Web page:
Sunday, January 30, 2005

Following the anti-immigrant tangent

From A.C.E.:

On Friday our Civil War reading group confronted Everard H. Smith, “Chambersburg: Anatomy of a Confederate Reprisal,” American Historical Review Vol. 96, No. 2. (Apr., 1991): 432-455. Among other things, Smith argued that Confederate anti-German sentiment contributed to the ferocity of the retaliation against the civilians of Chambersburg.

There are problems. How German was Chambersburg by 1864? No more German, perhaps, than some of the Confederate regiments that burned it. But anti-immigrant sentiment is not characterized by accurate historical assessments. Confederates recognized that Germans were among the prominent Unionists in Missouri and Texas, and that the most vocal and eloquent German-American voices in the North opposed slavery. I can accept that many Confederates were anti-German.

More interesting to me is a broader question: What did anti-immigrant sentiment mean during the Civil War? How deep did it run?

In the antebellum South it meant something to be white. It meant not being black. European immigrants such as the Germans were clearly white. The Civil War intensified the need for white solidarity to overcome distinctions in social position, wealth, and nativity. Did Everard Smith mean to adjust this widely-accepted interpretation? I think there is still room for anti-immigrant sentiment, but we need to further examine what such sentiment would mean in a war for white supremacy.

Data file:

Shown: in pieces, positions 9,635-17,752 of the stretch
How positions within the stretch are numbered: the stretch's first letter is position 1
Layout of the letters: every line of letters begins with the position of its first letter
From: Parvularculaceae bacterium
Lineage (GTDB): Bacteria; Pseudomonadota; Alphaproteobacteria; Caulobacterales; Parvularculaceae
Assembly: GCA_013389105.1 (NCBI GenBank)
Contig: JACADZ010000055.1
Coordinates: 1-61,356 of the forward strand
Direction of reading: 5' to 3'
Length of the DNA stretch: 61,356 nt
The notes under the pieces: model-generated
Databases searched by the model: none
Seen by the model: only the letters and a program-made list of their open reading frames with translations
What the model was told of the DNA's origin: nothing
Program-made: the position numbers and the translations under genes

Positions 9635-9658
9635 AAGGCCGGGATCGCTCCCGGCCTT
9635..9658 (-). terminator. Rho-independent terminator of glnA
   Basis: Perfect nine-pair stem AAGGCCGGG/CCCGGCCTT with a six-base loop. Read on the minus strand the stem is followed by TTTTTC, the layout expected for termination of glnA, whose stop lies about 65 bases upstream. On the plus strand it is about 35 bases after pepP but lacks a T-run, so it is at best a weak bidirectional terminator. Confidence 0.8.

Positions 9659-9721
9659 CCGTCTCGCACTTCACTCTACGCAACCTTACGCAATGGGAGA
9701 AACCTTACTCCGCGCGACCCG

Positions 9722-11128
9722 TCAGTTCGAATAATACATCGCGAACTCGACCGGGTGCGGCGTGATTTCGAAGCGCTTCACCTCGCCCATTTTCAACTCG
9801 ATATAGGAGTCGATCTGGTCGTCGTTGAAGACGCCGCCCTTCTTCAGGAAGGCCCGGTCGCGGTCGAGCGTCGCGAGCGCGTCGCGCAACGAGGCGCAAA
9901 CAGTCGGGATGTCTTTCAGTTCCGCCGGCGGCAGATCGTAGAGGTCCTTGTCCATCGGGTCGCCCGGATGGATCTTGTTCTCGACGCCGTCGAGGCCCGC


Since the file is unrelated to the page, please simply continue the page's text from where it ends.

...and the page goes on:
In the North, historians have shown, things were more complicated. European immigrants received citizenship rights based on their whiteness, but the Irish, and sometimes even the Germans, were considered racially different from Anglo-Saxons. There had been significant anti-immigrant riots in the 1850s, and during the war immigrants became scapegoats. The German divisions of the Eleventh Corps of the Army of the Potomac were singled out for blame in the Union defeat at Chancellorsville in Spring, 1863. Germans were disloyal cowards. One major general, who was mentioned by name in critical newspaper reports, spent the rest of his life trying to clear the reputation of his troops. But Carl Schurz also became a U.S. Senator and the Secretary of the Interior under President Hayes. Rather than suffering from the accusations, he used them to consolidate his immigrant support. Attacks on him as a German did not hurt him politically.

Anti-immigrant sentiment existed on both sides during the war. But I still don’t think we know what it really meant.

Ed. Note: Readers with access to JSTOR will find the article online.

1 comment:

Anonymous said...

Was this anti-German sentiment after Chancellorsville? "Stonewall" Jackson's attack on the Union was centered upon the 11th, whose ranks were predominately German. This is the corps that proudly boasted "I fight mit Sigel." Was there anti-German sentiment directed to units outside the entire 11th corps?